The Practice of Psychotherapy

When someone toys with the idea that “maybe they need to talk to someone” it’s usually at a time of extreme distress. Thoughts and behaviors might have shifted. Perhaps someone has pointed out to you that they you don’t seem like your usual self; maybe more moody, angrier, sadder, not functioning as you previously had. Maybe there’s a sense that you yourself don’t even recognize your own behaviors or thoughts. Sleep patterns or appetite behaviors may have shifted. The previously happy-go-lucky spark might be gone….. Or maybe, it’s never ever really been there.

Psychotherapy is the practice of meeting with a trained professional who will assist you in getting to the heart of the matter and helping you to understand where your blockages are, where your emotions and intellect are working at cross-purposes. It is a practice of uncovering and discovering. It’s hard work. It’s the most worthwhile work you’ll ever do.

Hopefully, in this process, you will discover in more depth why you feel the way you do, why these behaviors and feelings are now showing up in the way they are, (otherwise knows as symptoms.) And, in the uncovering and discovering, scary and uncomfortable thoughts and feelings find a new path. It becomes easier to be in your own skin. When you know and understand where your real motivations come from, when you have a clearer, more forgiving stance of where you’ve been in this lifetime, the concessions you’ve had to make to get here, it frees you up to make different, healthier choices in the present and future.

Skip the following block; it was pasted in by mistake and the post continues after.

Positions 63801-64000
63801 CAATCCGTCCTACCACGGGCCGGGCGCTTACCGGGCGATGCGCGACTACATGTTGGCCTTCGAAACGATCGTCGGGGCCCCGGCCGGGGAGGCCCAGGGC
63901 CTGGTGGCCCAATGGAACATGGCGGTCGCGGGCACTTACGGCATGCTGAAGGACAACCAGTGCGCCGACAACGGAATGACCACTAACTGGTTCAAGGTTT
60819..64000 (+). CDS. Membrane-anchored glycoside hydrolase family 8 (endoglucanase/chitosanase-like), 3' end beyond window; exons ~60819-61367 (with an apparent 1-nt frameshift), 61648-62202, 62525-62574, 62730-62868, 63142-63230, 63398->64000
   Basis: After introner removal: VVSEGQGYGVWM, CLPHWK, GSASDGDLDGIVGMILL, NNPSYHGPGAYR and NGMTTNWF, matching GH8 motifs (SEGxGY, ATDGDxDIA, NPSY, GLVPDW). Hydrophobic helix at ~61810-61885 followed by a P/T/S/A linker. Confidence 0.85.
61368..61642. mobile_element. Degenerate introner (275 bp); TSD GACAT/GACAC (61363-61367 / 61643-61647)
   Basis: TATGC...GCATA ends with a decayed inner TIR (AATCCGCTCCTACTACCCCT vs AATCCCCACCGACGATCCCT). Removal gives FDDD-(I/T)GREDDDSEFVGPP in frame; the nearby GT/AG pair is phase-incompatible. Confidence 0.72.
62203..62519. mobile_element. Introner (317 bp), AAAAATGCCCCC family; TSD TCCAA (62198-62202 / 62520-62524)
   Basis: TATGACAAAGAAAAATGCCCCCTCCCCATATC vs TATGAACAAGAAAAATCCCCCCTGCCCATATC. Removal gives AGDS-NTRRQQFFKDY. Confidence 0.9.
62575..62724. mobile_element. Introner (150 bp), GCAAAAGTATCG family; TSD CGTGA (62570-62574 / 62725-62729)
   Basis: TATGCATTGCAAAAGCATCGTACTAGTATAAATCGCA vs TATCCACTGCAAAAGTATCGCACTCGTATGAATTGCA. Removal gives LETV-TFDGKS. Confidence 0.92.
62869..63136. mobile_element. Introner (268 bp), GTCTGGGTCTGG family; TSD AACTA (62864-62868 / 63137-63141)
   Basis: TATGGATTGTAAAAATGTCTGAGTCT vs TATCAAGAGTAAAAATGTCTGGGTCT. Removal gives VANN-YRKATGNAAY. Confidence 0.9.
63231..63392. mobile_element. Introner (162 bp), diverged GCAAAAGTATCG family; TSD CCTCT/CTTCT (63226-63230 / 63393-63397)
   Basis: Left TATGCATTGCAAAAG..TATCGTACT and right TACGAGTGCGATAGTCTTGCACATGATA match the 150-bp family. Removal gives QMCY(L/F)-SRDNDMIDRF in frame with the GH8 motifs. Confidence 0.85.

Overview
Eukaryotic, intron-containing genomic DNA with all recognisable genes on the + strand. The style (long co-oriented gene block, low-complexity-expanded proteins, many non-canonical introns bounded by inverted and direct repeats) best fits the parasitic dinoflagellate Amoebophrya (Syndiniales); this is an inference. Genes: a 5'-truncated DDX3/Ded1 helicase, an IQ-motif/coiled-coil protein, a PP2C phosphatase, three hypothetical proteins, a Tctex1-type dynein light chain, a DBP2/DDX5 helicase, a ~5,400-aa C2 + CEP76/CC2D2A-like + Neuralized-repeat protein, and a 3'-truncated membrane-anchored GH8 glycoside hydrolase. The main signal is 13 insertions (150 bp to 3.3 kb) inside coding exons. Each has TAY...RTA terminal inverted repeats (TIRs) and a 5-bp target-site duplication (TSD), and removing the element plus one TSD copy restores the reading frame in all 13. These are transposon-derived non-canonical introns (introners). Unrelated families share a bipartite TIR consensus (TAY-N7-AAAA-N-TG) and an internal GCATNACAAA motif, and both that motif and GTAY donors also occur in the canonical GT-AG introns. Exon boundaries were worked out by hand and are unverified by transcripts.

Sometimes people make the choice to go into therapy at a time when they’re not in acute distress. Perhaps it’s a path of self-discovery or part of their training to go into a helping profession. That can be a very valuable pursuit; understanding what and where your emotional buttons are, where you can get hooked is an important skill to help in all interpersonal relationships.

There are times when even the most well-adjusted, self-actualized person can be hit with life circumstances that bring you beyond your abilities to deal. A Katrina of events can bring any of us to our knees. The death of a loved one, a loss whether it be a job or life partner, circumstances beyond our control can trigger thoughts and feelings that are beyond the coping skills that previously worked so well. And, sometimes current life events can reach back and re-trigger old feelings and circumstances that we thought had been previously dealt with. Working with someone to re-discover the earth under your feet again can be crucial.
Sometimes talking isn’t enough. There are people who are greatly aided by the use of psychotropic medications in conjunction with psychotherapy to help alleviate some of the symptoms that are not allowing a person to function optimally. A psychiatrist is the best person to accurately prescribe these medications.